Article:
Gathering online

My blogging has been sluggish during a time of relentlessly bad news about job losses across the Australian higher education workforce (my customary solace of reading has been hard too). I wanted to look back on what has been collegial and nourishing during the last few months at work. As I started making a list, I realised that there was a common thread: online gatherings. With face-to-face meetings restricted, academics generously opened up events for free registrations. I have participated in several: Missing Conferences, Higher Education Scholars, Whisperfest, Council of Australasian Leaders of Learning and Teaching (CAULLT) Conference, and the History of University Life seminar series. (For those who are wondering how I found invitations, most were advertised via Twitter. Also note these were held in Australian Eastern Standard Time. I missed a lot of fantastic sounding international events).

This post is dedicated to the meta-conference Missing Conferences: Academic gatherings in a time of limited mobility which has shaped a lot of thinking about online conferences this year.

James Burford, co-founder of the wonderful Conference Inference blog (blogging the world of academic conferences), organised this Australian Association for Research in Education (AARE) sponsored gathering back in September. I neglected to post about it at the time. Looking back at my Passion Planner diary (not a paid endorsement, just a tool I have found helpful for lightly journaling through a tumultuous year), my retreat from blogging makes sense: in September, I co-facilitated an intensive teaching development program, evaluated institutional teaching awards, had two creative writing assessment tasks due, celebrated four birthdays in our extended family, and took time off for school holidays.

The focus of Missing Conferences was asking questions about academic conferences in 2020:

The first question that we consider is whether conferences have gone missing at all? Is it possible that the routine work of face-to-face conferences has been distributed across new platforms for gathering academics and disseminating knowledge? What affordances do these new forms of gathering promise? What are their limits?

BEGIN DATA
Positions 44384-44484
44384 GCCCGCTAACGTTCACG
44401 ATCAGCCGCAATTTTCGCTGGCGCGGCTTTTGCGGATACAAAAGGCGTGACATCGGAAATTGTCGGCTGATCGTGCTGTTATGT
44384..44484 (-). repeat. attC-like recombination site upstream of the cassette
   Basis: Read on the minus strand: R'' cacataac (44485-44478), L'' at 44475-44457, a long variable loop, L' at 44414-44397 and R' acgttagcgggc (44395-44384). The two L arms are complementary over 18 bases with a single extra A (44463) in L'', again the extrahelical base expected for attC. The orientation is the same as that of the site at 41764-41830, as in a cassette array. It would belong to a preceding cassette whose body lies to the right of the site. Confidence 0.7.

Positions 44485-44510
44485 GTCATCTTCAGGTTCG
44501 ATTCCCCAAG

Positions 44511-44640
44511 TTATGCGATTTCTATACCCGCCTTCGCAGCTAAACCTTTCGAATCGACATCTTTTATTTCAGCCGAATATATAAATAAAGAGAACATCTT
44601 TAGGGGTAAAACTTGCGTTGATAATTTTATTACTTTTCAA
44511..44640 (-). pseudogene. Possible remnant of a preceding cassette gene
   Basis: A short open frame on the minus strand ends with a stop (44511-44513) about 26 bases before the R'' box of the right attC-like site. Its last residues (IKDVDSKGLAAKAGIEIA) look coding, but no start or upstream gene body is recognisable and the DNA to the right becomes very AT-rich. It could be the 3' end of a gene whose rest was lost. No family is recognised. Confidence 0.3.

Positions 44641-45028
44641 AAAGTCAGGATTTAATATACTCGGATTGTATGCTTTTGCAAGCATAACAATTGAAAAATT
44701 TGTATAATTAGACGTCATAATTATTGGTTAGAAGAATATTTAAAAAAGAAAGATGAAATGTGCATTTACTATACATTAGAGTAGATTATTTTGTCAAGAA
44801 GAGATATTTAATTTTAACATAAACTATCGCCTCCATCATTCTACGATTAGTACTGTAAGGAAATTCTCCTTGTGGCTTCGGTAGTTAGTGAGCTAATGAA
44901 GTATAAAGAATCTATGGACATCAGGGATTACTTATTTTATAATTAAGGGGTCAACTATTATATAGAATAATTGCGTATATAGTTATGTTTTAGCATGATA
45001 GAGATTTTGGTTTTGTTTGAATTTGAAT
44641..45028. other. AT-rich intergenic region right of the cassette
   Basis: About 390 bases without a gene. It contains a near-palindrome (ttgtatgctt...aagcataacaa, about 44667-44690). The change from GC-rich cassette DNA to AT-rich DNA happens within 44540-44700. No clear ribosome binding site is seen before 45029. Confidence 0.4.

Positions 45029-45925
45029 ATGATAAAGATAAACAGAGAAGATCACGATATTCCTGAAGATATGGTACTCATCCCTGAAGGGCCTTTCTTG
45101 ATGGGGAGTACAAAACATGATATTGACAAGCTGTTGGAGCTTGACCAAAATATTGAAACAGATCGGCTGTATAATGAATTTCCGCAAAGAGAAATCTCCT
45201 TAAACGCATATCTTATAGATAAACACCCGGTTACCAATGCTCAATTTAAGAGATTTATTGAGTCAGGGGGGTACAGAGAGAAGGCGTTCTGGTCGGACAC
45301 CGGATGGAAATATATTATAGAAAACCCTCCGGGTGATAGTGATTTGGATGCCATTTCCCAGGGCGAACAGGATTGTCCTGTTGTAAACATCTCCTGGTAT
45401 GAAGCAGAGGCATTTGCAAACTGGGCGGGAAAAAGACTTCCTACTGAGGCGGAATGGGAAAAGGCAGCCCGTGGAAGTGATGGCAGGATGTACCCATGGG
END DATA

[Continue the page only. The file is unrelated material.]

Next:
The second question we consider is this: conferences may be missing, but are we missing conferences? How do we feel as we erase plans from the calendar, cancel tickets and ask for refunds? When conferences go missing do we miss our geographically distant friends and colleagues? And when face-to-face conferences are missing what else are scholars missing out on?

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International presenters included (with links to relevant blog posts on Conference Inference):

  • Judith Mair – Conferences: you don’t know what you’ve got till it’s gone
  • Agnes Bosanquet and Catherine Manathunga – Missing Conference Embodiment
  • Tai Peseta and Catherine Manathunga – Missing Conference Keynotes
  • Omolabake Fakunle – The Impacts of Doctoral Students Missing Conferences
  • Emily Henderson – Care and Missing Conferences

The hashtag #MissingConferences captured some of the stimulating discussion:

Catherine Manathunga and I presented work in progress as part of a cultural history of the Academic Identities Conference.